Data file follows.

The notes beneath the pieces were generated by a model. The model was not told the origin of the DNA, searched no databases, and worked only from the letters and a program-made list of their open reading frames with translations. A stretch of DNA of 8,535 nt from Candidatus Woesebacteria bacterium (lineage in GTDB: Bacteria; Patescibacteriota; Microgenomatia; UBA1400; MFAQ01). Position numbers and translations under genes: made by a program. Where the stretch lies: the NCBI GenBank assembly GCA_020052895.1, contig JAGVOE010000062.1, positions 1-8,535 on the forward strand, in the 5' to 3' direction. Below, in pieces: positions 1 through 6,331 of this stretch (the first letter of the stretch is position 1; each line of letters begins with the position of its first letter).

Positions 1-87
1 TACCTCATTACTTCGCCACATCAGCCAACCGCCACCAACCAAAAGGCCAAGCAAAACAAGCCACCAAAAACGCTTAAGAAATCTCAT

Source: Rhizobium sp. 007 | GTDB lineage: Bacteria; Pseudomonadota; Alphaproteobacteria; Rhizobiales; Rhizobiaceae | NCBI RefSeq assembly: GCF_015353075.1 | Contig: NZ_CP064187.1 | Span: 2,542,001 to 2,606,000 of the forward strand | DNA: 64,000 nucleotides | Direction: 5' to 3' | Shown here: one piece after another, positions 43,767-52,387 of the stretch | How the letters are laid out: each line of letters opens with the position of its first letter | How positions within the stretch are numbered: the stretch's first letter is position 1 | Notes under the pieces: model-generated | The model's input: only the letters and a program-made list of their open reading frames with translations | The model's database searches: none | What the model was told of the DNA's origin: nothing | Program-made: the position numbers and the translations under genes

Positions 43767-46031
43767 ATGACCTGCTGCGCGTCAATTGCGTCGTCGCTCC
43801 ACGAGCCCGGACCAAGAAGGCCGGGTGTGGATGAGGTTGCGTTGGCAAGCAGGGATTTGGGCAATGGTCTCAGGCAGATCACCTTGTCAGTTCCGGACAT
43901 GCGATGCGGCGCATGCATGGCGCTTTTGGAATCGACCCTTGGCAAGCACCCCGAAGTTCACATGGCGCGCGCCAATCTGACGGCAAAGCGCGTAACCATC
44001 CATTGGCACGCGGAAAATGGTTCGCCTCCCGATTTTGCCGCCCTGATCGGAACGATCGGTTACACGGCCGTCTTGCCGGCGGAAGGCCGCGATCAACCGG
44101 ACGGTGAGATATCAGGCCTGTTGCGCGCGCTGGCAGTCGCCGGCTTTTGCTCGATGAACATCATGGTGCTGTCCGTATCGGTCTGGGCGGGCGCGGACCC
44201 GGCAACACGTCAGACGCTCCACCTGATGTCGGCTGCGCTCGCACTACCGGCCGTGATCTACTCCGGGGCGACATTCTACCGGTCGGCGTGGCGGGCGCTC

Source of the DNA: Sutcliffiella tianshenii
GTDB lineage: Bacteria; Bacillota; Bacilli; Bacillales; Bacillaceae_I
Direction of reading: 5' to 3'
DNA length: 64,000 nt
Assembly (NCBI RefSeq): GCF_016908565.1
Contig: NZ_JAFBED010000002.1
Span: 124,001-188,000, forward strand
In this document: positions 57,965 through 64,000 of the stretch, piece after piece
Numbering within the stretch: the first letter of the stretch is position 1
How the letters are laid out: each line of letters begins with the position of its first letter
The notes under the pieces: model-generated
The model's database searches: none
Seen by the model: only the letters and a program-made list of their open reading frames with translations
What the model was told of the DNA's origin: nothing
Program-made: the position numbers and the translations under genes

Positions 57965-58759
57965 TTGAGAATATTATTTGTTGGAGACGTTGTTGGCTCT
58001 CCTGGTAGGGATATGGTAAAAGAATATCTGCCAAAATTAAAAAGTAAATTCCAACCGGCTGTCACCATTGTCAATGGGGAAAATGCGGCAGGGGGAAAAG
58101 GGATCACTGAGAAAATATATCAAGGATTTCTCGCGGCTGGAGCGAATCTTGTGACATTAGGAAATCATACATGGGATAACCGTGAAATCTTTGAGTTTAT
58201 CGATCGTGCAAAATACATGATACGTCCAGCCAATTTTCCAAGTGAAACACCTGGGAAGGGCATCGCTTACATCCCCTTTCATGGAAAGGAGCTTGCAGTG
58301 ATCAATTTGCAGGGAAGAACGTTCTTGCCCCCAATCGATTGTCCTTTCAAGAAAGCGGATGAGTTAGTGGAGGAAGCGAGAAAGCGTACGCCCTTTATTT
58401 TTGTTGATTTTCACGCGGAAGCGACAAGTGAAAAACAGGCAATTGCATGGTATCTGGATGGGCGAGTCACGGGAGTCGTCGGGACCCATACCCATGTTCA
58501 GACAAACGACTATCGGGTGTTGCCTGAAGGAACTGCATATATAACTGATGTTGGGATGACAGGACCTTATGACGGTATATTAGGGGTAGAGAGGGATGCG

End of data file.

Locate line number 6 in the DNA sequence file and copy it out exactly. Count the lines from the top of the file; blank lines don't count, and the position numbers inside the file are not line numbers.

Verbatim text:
43767 ATGACCTGCTGCGCGTCAATTGCGTCGTCGCTCC